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Above the Law in Arizona?
Some kind of conservative
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In recent years, Republicans have regularly charged that liberal Democrats tend only to enforce those laws that they support and ignore those laws they regard as misguided. Although the evidence for this criticism is mixed at best, demands for reestablishing the “Rule of Law” have become a staple of partisan Republican attacks on an allegedly arrogant liberal establishment.

Even if these charges are generally true, the post-election results of the “English for the Children” initiatives in Democratic California and Republican Arizona provide a strong counter-example to this pattern. Both these initiatives, which won by huge landslides, require the dismantling of established bilingual-education programs and that immigrant children instead be taught through English immersion programs.

In California, Prop. 227 was opposed by virtually every elected Democrat in the state (and most Republicans), but following its 1998 passage, was generally implemented by that state’s Democratic governor, Democratic superintendent of schools, and other top officials. Although there have been ongoing disputes over legal interpretation, and considerable local resistance in some individual school districts, all elected officials from Day One claimed that they would honor the letter and spirit of the law.

However, Wednesday’s Arizona Republic carried a shocking front-page story highlighting Republican Superintendent Lisa Graham Keegan intention to ignore Arizona’s Prop. 203 almost entirely, substitute her own pro-bilingual policy views for the explicit and overwhelming desires of Arizona voters, and maintain Arizona’s existing bilingual programs essentially unchanged if she personally judged them to be successful. Faced with such shocking statements, the reporter naturally called Ms. Keegan to confirm her positions before the story went to press, and she stood by her views, essentially “Keegan to Prop. 203: Drop Dead.”

Remarkably enough, it fell to Democratic State Senator Joe Eddy Lopez, leader of the anti-Prop. 203 campaign, to urge that the new law be honored and warn bilingual advocates that they faced personal legal penalties if they disobeyed the measure.

Fortunately for Arizona’s immigrant students, the provisions of Prop. 203 contain extremely sharp legal teeth. The measure allows parents of Arizona schoolchildren to file personal legal actions against any administrator or elected official who refused to comply with the new law, and hold them personally liable for damages and legal expenses; furthermore, if found guilty, such resisters are also immediately removed from office and banned for five years.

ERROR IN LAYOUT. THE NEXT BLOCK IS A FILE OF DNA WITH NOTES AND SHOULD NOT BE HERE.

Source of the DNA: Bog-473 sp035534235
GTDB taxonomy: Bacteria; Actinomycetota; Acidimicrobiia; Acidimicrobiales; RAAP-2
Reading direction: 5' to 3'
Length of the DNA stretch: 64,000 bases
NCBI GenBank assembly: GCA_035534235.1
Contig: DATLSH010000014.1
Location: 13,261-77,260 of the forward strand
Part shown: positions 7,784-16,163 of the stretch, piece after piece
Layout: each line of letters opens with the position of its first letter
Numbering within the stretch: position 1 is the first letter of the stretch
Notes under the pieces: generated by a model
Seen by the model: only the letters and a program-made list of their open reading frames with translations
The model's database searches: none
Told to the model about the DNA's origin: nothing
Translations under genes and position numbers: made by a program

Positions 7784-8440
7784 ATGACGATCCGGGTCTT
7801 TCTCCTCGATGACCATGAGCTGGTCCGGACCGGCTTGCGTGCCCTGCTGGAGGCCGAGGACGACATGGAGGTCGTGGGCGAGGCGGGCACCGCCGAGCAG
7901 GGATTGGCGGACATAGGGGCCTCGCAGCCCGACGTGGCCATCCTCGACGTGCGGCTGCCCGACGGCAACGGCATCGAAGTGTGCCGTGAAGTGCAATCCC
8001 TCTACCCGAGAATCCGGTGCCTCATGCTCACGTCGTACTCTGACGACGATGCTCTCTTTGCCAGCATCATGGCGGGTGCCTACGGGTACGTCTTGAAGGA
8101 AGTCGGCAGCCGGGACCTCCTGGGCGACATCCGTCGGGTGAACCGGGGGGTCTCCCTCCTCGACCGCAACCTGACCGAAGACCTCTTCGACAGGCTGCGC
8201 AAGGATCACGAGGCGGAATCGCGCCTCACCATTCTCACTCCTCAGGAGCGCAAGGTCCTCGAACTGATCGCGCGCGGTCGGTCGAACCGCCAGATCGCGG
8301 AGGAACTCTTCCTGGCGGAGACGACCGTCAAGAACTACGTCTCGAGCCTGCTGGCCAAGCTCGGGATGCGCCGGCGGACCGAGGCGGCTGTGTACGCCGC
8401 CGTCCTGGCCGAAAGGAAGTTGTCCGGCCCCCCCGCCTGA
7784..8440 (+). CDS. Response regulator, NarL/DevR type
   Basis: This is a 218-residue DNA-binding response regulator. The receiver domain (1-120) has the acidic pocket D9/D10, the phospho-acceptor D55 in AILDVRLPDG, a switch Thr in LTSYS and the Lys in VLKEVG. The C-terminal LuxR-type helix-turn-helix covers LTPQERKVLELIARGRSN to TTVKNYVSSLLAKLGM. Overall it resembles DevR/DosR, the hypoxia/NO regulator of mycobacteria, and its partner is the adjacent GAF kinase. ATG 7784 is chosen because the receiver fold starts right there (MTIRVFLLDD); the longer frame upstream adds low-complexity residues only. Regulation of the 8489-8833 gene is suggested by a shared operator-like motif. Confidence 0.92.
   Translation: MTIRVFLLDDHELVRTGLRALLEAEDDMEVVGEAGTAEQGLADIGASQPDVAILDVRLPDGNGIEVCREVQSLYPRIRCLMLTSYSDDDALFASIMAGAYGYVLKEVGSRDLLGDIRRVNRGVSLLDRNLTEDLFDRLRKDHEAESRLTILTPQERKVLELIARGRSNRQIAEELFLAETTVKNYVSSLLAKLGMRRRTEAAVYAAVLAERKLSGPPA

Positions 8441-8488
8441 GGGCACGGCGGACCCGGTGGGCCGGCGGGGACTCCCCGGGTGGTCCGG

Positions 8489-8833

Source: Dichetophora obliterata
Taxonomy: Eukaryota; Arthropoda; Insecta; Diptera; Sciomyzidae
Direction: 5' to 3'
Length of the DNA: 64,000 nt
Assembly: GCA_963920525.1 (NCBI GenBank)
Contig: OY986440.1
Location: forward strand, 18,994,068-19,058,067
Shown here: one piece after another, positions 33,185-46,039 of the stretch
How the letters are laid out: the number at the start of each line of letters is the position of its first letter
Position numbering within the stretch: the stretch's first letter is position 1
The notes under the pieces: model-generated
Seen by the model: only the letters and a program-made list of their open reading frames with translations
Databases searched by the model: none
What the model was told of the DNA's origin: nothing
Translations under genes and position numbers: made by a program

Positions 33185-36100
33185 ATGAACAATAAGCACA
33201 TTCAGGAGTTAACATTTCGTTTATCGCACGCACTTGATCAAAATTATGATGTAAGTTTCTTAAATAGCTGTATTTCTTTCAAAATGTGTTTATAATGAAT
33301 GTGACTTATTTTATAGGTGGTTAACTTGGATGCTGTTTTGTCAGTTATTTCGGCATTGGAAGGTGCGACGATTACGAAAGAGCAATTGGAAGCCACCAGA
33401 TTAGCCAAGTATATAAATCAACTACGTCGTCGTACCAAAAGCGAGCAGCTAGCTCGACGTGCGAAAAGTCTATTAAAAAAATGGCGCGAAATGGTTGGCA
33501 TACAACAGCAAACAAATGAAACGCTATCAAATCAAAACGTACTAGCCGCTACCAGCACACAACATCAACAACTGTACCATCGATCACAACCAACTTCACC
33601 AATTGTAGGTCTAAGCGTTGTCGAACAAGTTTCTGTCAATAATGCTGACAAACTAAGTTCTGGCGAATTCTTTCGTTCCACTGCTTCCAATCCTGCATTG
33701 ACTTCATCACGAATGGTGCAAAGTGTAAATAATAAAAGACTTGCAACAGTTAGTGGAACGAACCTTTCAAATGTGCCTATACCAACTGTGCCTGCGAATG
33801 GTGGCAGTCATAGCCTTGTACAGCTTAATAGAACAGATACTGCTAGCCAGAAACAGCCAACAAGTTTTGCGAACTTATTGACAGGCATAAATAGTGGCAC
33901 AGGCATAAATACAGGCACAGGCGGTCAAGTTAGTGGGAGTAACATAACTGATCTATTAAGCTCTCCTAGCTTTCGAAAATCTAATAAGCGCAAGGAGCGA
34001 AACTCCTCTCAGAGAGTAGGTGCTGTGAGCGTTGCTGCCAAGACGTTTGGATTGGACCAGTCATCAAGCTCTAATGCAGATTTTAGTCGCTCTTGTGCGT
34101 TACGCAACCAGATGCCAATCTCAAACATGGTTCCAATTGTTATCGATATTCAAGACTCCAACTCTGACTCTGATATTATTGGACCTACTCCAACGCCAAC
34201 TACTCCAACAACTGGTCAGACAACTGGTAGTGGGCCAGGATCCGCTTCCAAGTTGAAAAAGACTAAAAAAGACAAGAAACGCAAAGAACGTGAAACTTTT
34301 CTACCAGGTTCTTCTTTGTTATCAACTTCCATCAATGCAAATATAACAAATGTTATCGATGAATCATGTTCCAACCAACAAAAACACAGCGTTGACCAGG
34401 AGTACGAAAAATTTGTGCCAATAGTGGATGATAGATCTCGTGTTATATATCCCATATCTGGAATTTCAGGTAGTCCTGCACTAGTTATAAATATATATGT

As I noted to reporters who called for comment, since many hundreds of thousands of Arizonans voted for Prop. 203, Ms. Keegan’s arrogant resistance would quickly result in millions of dollars in personal damages, bankrupting her and also removing her from office. These simple facts — plus widespread calls in Arizona for Ms. Keegan’s impeachment — are probably the reason that the following day’s Arizona newspapers carried accounts that Ms. Keegan was now backing away from her resistance.

Unfortunately, these articles also prove that despite over two years of intense media coverage of Prop. 203, Ms. Keegan has apparently still never bothered to read the actual text of the measure she should be enforcing. She claims that Prop. 203 provides no guidelines on how much or how little English teachers are allowed to use in the classroom; the actual text says “nearly all” instruction must be in English.

The strangest part of this story is that in recent years, Ms. Keegan had — for no good reason — become the national darling of conservative Republicans on educational matters, this despite her generally disastrous educational policies in Arizona. For example, Keegan was widely perceived as the front-runner for Secretary of Education in President Bush’s Cabinet, until a front-page lead story in the New York Times brought national attention to the remarkable incompetence of her statewide testing policy, her leading policy initiative.

That AIMS test was so poorly designed that nearly 90% of students failed statewide, a test which almost all students fail being obviously as bad as no test at all.

The infinite gullibility of American’s national conservative movement — of which I suppose I am generally considered a member — never ceases to amaze me.

(Republished from National Review by permission of author or representative)
• Category: Race/Ethnicity • Tags: Bilingual Education 
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